Iran : Tehran

For our latest vacations, we spent two weeks in Iran and I must say that this country is astonishingly beautiful ! So forget what you think to know about this country as it’s either biased or doesn’t apply to its people who are very friendly and welcoming.

We started with two days in Tehran, a gigantic and lovely city where an Iranian friend we met on the internet invited us to a treck in the surroundings montains.

The first thing to have to get acquainted with is how to cross the streets. Seriously the traffic is madness and uncontrolled (no traffic lights) so you have to watch out everywhere. Then you discover their nice and cooled subway which is clean and shiny and so cheap you try and count four times as you’re sure you’ve heard the man wrong : 10 000 rials a ticket, yeah that’s like 0,2€…



Treck startpoint was Darban and then up to close to 3000m, thanks again Shayan. When we were awed by the beautiful mountains they had at the doorstep or their city, our Iranian friends told us that these mountains are also the cause of the massive pollution of Tehran in sping and summer because it blocks the winds from clearing the air…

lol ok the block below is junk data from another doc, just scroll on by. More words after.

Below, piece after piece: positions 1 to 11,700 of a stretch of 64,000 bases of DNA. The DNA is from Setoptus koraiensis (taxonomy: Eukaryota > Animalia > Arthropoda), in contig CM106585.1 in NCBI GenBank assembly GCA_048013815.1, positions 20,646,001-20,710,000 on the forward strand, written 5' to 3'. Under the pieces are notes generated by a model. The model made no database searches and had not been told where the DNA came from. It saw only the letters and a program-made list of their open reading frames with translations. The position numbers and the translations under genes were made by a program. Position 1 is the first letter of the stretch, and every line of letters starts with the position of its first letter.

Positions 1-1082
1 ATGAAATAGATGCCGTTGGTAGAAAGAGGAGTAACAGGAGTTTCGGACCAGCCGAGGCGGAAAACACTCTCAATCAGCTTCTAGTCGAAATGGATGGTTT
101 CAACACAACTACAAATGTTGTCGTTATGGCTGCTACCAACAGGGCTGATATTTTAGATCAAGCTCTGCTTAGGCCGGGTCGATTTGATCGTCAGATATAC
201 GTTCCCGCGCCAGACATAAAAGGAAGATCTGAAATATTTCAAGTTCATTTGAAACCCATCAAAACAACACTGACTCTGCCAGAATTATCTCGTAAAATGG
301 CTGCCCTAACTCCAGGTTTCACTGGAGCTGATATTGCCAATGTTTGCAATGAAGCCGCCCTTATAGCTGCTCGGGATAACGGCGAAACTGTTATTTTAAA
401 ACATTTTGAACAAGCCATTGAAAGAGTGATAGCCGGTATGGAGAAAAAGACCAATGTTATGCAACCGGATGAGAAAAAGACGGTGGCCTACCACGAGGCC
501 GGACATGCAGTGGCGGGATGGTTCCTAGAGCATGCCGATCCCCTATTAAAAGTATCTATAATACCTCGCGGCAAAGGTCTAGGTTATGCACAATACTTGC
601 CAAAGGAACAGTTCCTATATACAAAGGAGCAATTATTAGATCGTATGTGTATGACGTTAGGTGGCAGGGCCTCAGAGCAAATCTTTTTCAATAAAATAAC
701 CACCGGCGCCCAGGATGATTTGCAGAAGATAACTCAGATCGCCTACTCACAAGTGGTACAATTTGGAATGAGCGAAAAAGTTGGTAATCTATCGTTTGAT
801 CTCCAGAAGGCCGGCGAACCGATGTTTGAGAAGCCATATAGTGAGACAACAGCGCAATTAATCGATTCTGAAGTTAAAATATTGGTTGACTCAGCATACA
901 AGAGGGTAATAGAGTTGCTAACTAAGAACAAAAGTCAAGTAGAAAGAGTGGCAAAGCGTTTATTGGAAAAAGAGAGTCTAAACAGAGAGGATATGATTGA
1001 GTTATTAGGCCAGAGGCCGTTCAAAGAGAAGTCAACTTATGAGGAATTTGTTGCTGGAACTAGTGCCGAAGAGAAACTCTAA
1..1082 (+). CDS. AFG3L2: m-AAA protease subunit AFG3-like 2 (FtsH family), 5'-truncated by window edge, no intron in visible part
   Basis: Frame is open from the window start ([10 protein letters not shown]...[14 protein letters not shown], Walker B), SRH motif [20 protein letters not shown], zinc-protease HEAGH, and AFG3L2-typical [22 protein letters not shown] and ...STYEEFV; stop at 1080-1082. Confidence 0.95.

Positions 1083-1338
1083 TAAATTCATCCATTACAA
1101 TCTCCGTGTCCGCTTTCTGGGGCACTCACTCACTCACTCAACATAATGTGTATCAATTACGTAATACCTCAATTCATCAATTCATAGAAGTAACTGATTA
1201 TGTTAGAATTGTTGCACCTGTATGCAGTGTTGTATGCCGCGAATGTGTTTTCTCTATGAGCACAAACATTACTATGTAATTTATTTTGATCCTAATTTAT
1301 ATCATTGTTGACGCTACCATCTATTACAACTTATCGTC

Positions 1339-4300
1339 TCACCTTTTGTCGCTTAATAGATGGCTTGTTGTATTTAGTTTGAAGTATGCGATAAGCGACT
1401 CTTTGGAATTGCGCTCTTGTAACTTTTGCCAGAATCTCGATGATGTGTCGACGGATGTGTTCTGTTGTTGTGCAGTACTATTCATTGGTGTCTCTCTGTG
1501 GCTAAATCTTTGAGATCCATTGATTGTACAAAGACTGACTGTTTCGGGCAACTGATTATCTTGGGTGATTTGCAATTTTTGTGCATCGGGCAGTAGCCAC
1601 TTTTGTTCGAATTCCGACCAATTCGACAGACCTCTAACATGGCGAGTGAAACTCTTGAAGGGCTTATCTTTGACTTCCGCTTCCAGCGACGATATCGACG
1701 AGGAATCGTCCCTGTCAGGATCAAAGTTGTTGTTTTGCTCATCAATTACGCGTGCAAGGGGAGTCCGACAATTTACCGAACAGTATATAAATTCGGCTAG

Sunset from the Jamshidieh park, the tall tower on the background is the Milad Tower.



Nightster B&W

This shot was taken some days ago on a short trip near Paris, it’s a nice addition to the very few pictures I have of my bike !

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click to see full resolution, grain is very nice on this Ilford 3200 ISO film


Aircraft Boneyard

After Arcosanti, we kept on going south into Arizona where we headed to Phoenix and stayed in Tuscon for a few days. It was hot and sunny of course and we loved this part of Arizona.

We went to see the US Army Aircraft Boneyard which is located a bit South-East of Tuscon, in the middle of the desert. Imagine hundreds of planes parked in the sand, waiting to be dismantled !